Tim Newark, Bath & South-West TaxPayers’ AllianceYet again, local government is coming up with taxes that penalise our hard pressed businesses just when they don’t need it. While other councils have passed on the idea, Bristol City Council (BCC) has taken up the Workplace Parking Levy (WPL) with enthusiasm. They want to charge £1 a day per employee for companies with their own car parks in order to help pay for its £194 million Rapid Transit Scheme—essentially three expensive extra bus routes. But local businesses are fighting back, pointing out that it will end up being a costly own-goal.

‘The impact of this tax on the commercial viability of our company is extremely heavy,’ says Andrew Varga, Director of Seetru Ltd. ‘Consider: we employ 130 people and work six days a week, simple maths shows that £1 per day per employee plus visitor spaces mounts up to a substantial annual tax. This tax will cost us substantially more than our Corporation Tax.’

Seetru is an industrial manufacturing company based in the centre of Bristol. They have provided an internal car park so that their employees do not contribute to city parking congestion. ‘Not only are we paying for the provision of a car park for our employees,’ argues Varga, but if the WPL goes ahead, ‘we are also to be expected to pay an extremely heavy price—tax—for a second time so as to enable our employees not to contribute to the parking congestion in the future. In these circumstances it will be far more cost effective and practical for us to require our employees to park on the streets.’ That would be somewhat of an own-goal for BCC, would it not?

The impact of this tax will be to penalise those companies that have taken the socially responsible option of creating their own parking spaces, whereas employers who do not provide any parking at all will escape the tax altogether and, indeed, could benefit as other companies struggle with the extra burden.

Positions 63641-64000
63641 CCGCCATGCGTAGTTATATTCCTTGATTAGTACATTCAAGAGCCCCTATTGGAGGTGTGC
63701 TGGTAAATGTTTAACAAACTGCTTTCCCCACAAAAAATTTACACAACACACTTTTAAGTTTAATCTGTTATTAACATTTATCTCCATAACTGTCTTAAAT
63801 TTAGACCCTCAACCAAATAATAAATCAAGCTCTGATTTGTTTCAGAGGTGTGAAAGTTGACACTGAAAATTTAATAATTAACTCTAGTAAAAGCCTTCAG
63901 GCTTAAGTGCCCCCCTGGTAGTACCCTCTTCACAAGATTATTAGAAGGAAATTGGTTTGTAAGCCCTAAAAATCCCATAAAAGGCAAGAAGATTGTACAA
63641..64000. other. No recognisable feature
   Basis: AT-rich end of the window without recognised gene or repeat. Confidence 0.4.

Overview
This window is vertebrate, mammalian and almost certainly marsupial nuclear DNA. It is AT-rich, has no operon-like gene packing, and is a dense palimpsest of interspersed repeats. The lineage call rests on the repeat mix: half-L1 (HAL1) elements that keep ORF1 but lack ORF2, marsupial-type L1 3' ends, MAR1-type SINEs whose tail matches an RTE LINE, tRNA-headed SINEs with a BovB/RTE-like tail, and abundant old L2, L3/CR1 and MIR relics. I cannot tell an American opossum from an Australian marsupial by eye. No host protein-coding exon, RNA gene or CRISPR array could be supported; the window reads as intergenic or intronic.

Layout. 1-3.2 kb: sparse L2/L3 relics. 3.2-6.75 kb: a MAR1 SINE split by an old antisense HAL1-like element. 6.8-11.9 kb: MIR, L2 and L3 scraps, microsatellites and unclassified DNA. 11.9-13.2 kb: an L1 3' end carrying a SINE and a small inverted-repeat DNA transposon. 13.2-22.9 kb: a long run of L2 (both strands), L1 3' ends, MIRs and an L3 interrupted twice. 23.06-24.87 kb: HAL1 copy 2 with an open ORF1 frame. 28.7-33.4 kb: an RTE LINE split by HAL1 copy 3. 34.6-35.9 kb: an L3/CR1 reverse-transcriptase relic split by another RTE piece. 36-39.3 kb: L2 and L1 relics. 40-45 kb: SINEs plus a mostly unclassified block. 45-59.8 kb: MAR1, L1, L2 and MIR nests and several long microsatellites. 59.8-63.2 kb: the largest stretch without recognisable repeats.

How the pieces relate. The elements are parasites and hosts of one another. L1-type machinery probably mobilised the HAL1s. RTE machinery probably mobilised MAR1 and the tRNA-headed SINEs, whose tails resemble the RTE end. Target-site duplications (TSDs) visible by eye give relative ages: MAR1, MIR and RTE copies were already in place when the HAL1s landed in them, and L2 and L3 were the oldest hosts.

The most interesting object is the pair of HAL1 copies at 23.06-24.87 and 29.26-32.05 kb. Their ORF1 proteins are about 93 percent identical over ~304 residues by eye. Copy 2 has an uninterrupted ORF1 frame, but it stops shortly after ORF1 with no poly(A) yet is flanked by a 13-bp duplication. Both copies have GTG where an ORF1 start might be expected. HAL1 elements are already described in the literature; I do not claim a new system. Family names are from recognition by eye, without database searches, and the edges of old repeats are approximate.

‘There is an implicit assumption in regard to such a tax that business can just provide more money to meet local government’s spending aspirations,’ says Varga. ‘This is a huge attack on our competitiveness and thus our business. We employ 130 people so we support 130 families in Bristol. We are not a wealthy, high revenue aerospace, defence or financial services business. We have to fight for every pence on our selling price against global low cost economies. This is a burden applied at the wrong place for the city and the country.’

‘We believe the company should not pay,’ says Bristol Cllr Tim Kent, Executive Member for Transport, in response to Varga’s argument, ‘but pass on the £1 parking cost to the person that benefits from the parking space so it would be at nil cost to the company.’ That is the employee.  ‘This is not a tax on employment.’

‘Even if it were feasible for us to consider passing the cost on to our employees, which it is not,’ says Varga, ‘the practicalities of handling collection are intractable, a small company car park does not operate in the same manner as a public pay car park, we have no infrastructure for pay on entry or for recording who drove to work on a particular day, nor are there allocated parking spaces. Many parking places are reused during the day, so who should pay what and how can this be managed—more cost.’

As most companies will pass this cost on to their employees, trade unions are against it too. ‘Many people are on pay freezes,’ says the secretary of the local trades council. ‘It would mean having to find more than £20 a month, with the rising cost of living that would be to the detriment of working people.’

‘It would be £1 a day now, but the council would get addicted to this tax,’ says the spokesman for the Bristol branch of the Federation of Small Businesses. ‘The scheme would be expanded to cover an ever greater area, and once these bendy buses start running and start losing money, the council would up the rate from £1 to £2 to £5 to subsidise these ridiculous buses.’

‘We accept that nobody wishes to face additional financial burdens,’ says Cllr Kent. ‘This is why if we proceed with a levy the earliest a charge would be is 2016. The other main option we are considering is a business rate supplement.’

So the private sector will have to cough up yet more money to subsidise the costly grandiose plans of local council whatever happens! With such an attitude, I think the councillor is optimistic that our economic crises will be over by 2016—as it is hard-working companies like Seetru and their employees that are expected to pull us out of recession.

Tim Newark, Bath & South-West TaxPayers’ Alliance

Latest Blogs: